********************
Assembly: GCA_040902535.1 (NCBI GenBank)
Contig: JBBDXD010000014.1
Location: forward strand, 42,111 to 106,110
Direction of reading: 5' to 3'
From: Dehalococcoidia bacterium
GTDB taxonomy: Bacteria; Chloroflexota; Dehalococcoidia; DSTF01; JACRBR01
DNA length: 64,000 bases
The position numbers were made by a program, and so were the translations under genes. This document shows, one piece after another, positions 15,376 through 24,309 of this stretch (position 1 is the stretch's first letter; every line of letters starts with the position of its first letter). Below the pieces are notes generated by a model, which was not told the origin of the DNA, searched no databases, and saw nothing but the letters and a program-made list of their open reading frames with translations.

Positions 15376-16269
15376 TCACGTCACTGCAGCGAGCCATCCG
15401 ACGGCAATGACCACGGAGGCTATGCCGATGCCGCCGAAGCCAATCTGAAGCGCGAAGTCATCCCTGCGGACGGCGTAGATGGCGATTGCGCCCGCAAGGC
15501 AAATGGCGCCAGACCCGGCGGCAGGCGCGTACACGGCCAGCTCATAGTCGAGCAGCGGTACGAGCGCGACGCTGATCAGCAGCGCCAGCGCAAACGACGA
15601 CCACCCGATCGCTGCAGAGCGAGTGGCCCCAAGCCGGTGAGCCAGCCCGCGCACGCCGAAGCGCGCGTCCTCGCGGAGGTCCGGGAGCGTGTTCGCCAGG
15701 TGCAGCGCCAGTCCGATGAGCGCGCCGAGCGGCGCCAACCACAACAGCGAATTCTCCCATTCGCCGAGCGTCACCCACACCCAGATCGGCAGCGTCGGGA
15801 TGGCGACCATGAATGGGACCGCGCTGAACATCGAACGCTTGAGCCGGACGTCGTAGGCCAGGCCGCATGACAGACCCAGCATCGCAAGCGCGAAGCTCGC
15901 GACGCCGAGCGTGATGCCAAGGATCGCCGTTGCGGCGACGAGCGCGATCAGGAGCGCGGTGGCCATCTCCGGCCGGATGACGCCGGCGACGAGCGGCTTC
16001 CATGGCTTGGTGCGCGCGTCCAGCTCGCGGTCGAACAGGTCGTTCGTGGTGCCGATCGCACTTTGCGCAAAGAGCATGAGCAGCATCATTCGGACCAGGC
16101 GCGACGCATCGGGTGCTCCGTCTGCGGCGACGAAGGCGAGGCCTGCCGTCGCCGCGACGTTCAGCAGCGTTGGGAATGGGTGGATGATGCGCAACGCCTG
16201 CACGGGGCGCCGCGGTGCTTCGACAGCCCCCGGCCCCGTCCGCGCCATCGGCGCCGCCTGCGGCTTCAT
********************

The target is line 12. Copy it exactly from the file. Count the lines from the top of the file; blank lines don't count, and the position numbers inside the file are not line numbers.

15501 AAATGGCGCCAGACCCGGCGGCAGGCGCGTACACGGCCAGCTCATAGTCGAGCAGCGGTACGAGCGCGACGCTGATCAGCAGCGCCAGCGCAAACGACGA